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Spectre of unemployment looms over Bulgaria

Date: 26.11.2008

Notwithstanding Government reassurances about Bulgaria's financial stability and that it will not sustain severe shocks from the global financial crisis, a number of voices are warning that unemployment will worsen, while firms in some sectors have already laid off employees.

In a November 24 2008 interview with Bulgarian National Radio (BNR), Bulgarian Industrial Association president Bozhidar Danev forecast double-digit unemployment in 2009.

According to Government statistics, unemployment in the first nine months of 2008 dropped to 6.42 per cent on a monthly average. Unemployment in Bulgaria is below the European Union average, the Government said in a statement on November 10.

Danev told BNR that there should be belt-tightening. There should not be Christmas extra payments and 13th monthly salaries, he said. "No Christmas extra payments; we are entering a crisis. There should not be Christmas extra payments and a 13th monthly salary because we will start shaking Bulgaria's economy, which could result in additional and very serious difficulties," Danev said, as reported by Bulgarian news agency Focus.

In a report released on November 24, the Bulgarian Industrial Association said that 2007 monthly salaries went up by 10.5 per cent but labour productivity went up by only three per cent.

BNR reported on November 23 that reductions in the number of orders for many companies in various sectors of Bulgaria's economy had caused losses.

"Many employers have had to force workers and personal into unpaid leave or just lay them off and eventually close down production. The prognosis is that unemployment next year will greatly exceed the Government- prognosticated seven per cent," BNR said in a special report.

"At the moment, unemployment stands just below six per cent. Prognostications for the building sector are not bright either - major development projects are being frozen, investments in building coming from abroad have tended to shrink too.

"Building workers are being laid off. Housing prices are beginning to tip down, prospectively dropping to levels, closer to real building prices," BNR reported.

In an interview on November 22 with mass-circulation Bulgarian daily Trud, Danev said that at least 20 per cent of construction workers would be dismissed because of companies' bankruptcies and would have to undergo e-training.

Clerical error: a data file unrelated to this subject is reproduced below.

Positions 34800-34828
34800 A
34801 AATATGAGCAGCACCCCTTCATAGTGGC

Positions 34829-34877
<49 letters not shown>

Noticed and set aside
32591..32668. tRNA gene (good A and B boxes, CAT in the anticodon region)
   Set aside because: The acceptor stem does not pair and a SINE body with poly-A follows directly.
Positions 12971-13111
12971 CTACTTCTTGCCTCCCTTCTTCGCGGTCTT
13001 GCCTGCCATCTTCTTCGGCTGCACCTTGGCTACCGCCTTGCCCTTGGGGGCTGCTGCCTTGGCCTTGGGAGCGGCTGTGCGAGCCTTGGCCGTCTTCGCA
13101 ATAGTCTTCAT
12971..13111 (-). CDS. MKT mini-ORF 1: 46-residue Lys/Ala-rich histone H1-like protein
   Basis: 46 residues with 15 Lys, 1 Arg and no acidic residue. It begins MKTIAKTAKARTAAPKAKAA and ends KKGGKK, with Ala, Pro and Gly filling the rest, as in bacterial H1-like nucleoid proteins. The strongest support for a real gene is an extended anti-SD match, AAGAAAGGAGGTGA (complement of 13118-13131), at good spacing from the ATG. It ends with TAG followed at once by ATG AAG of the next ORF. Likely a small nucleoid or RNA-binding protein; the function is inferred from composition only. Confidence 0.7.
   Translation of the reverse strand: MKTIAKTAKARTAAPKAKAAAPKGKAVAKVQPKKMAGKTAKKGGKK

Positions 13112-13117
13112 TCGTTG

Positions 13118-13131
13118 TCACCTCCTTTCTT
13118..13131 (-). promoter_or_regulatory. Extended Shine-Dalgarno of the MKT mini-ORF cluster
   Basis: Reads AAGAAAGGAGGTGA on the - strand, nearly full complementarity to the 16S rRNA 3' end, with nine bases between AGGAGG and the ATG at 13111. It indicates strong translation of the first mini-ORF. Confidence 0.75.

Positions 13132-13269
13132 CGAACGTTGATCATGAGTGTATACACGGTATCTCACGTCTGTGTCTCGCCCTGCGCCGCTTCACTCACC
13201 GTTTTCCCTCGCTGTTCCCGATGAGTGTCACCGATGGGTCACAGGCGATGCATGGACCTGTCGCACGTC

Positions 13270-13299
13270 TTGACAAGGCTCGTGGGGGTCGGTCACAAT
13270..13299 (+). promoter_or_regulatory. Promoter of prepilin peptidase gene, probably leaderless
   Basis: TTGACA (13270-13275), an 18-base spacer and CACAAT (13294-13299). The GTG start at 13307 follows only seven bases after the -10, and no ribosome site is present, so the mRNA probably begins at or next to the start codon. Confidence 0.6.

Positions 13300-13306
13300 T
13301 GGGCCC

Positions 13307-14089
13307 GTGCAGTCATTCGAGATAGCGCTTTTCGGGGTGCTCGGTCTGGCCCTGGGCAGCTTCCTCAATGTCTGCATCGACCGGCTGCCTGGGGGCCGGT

He said that the crisis would most severely affect producers using end products with higher added value. The upcoming crisis in construction would have an adverse effect on a series of related sectors, including producers of cement, metals and chemicals.

November 21, the online English-language version of Bulgarian daily Dnevnik said that
Bulgaria's unemployment rate had increased for the first time this year, according to National Employment Agency figures.

About 2000 people had gone on to unemployment benefits in October 2008 compared to the previous month. The rate grew to 5.85 per cent from 5.8 per cent to 216 644 people.
The same day, it was reported that Monbat, Bulgaria's largest producer of car batteries, had said it would lay off 120 workers, or a fifth of its headcount, to streamline production
operations and cut costs in the face of the global financial and economic downturn.

The staff downsizing will be a preventive measure against the crisis but was not a sign that business is grinding to a halt, the company's board chairman, Atanas Bobokov, told Dnevnik.

Monbat will not revise its 2008 financial forecast, but a slight correction may be possible once the October results have come out, the management said.

In 2008, Monbat missed its sales target by 760 000 leva because the slump in lead prices on international markets.

The worsening situation prompted Deputy Labour Minister Lazar Lazarov to tell Trud in an interview published on November 20 that he expected that business would now go easy with salary increases.